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Shadowclub’s ‘Dirt and the Rubble’ Music Video Directed by Fausto Becatti


Last Thursday Shadowclub launched the music video for their emotive track ‘Dirt and the Rubble’ at The Liberty Building in Braamfontein, accompanied by a live performance. The video, directed by Picture Tree’s Fausto Becatti, is a mash-up of footage shot on 16mm film and captured digitally. These dual mediums were interwoven to portray an adventurous love story where the past and present meet in a nostalgic montage – some scenes are drawn from the director’s personal archive, while others are freshly shot.


This unusual approach was the result of a collaboration between Fausto and the band, who each wanted to create something that would reflect their passionate interest in the roots of the art form they pursue. In Fausto’s case, it’s the stills he’s been shooting on film for years, in search of that one “perfect shot that arrives like magic amongst the throwaways”. For Shadowclub, it’s the classic raw rock ‘n roll and blues that have fired them up over two albums, including their most recent release Goodbye Wild Child. Working with Graham Boonzaier as DOP and Amy Anstey and Adi Koen on make-up and wardrobe, the music video brings ‘Dirt and the Rubble’ to life through a moving story of a young, carefree couple on a spontaneous journey.


“About two years ago I embarked on a project to shoot 16mm film,” says Fausto, explaining the origins of the project. “I decided that I wasn’t going to wait until someone gave me the money to do it, because then I might never get the opportunity.” Throughout this filmmaking experience he stored each 16mm film in its canister, waiting for the right opportunity to put the footage to use. “When I heard an early live version ‘Dirt in the Rubble’ I knew instantly that it was the perfect accompaniment to what we had shot.” However, this existing footage wasn’t enough to tell the entire story and the prohibitive cost of shooting film and shipping it to London for processing meant that they had to explore other options. The solution came when Picture Tree bought one of the first Digital Bolex cameras and Fausto was able to augment his 16mm shots with new scenes filmed using the Bolex, as well as an Arri SR3 Super 16mm.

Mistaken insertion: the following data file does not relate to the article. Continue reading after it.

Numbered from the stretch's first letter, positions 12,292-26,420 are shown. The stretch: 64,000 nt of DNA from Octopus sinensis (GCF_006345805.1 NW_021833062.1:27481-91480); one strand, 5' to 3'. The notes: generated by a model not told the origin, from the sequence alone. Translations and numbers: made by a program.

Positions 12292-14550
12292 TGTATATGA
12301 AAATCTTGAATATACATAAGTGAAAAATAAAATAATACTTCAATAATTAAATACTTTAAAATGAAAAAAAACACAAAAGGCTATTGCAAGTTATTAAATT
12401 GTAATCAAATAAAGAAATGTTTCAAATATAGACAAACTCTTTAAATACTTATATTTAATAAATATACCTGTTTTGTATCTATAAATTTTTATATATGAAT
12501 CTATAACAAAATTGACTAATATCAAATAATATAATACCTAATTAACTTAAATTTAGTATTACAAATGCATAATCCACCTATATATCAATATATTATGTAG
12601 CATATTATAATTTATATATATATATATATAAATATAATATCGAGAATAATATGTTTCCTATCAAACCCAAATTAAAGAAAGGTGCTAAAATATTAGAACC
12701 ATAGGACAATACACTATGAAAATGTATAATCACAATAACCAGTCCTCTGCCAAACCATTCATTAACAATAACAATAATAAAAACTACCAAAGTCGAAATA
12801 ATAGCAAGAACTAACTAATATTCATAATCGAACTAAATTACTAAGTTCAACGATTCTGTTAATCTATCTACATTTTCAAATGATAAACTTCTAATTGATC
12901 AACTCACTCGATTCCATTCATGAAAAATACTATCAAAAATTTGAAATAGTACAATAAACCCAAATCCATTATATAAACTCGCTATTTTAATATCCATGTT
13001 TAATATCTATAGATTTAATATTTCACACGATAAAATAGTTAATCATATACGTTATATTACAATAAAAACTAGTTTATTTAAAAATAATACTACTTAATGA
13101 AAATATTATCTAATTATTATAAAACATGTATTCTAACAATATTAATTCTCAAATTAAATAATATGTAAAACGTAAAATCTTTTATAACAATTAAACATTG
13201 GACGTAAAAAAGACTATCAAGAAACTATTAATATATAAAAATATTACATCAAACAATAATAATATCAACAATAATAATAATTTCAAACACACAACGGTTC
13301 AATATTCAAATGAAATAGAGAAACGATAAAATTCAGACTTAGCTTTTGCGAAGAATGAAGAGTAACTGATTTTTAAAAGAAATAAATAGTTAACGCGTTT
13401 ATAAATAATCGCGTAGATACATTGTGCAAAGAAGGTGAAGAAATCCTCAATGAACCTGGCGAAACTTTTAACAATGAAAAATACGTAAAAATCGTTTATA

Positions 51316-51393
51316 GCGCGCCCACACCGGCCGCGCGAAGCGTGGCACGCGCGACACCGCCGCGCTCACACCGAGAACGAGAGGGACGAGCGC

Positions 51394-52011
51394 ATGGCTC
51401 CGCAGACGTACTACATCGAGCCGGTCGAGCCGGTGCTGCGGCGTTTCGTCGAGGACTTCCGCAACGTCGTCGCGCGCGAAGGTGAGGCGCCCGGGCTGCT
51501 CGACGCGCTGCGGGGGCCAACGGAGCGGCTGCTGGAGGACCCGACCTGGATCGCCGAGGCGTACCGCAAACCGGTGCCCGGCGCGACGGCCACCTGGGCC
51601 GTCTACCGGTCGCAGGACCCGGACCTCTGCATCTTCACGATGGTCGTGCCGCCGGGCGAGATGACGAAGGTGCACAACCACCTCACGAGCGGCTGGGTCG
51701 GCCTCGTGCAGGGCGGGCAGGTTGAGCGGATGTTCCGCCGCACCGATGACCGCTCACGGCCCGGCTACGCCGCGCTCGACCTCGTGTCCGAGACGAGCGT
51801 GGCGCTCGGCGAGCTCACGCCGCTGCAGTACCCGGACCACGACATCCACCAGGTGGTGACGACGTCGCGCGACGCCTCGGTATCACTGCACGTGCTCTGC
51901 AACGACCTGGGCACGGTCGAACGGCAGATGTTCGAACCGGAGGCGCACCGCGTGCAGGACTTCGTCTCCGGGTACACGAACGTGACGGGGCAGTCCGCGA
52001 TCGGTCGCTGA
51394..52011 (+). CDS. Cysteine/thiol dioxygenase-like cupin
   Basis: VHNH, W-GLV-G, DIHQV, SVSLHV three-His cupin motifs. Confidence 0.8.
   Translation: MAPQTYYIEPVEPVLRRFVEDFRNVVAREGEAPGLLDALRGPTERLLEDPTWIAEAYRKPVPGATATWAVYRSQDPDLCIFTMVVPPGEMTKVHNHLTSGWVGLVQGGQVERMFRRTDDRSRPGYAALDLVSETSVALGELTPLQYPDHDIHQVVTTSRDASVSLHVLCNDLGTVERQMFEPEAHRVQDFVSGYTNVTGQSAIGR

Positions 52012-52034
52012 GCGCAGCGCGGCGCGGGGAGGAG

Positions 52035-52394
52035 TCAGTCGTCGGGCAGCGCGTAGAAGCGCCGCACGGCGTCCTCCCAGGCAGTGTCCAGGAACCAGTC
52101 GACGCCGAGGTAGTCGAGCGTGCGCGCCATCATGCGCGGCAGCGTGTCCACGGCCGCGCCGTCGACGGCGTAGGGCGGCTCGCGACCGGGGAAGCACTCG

For Fausto, the process was filled with wonder. “Not having playback on set meant that after I hand-delivered the film to the lab, stayed over at night for a couple of hours to see the process happen, and then finally take it to the telecine to have it scanned, I got to sit down about a week after the shoot and see what we had. Watching those rushes for the first time was an experience I can barely explain to anyone who hasn’t had the chance. It’s exhilarating. It exceeded the feeling I get when looking at my 35mm stills after having them scanned. It’s magic, like falling in love with your footage for the first time.”




Director: Fausto Becatti
DOP: Graham Boonzaier
Edit: Cremer Van’Dango at Hey!Fever
Grade and Online – Warwick Allen at Mushroom Media
Make-up and Wardrobe: Amy Anstey
Wardrobe: Adi Koen


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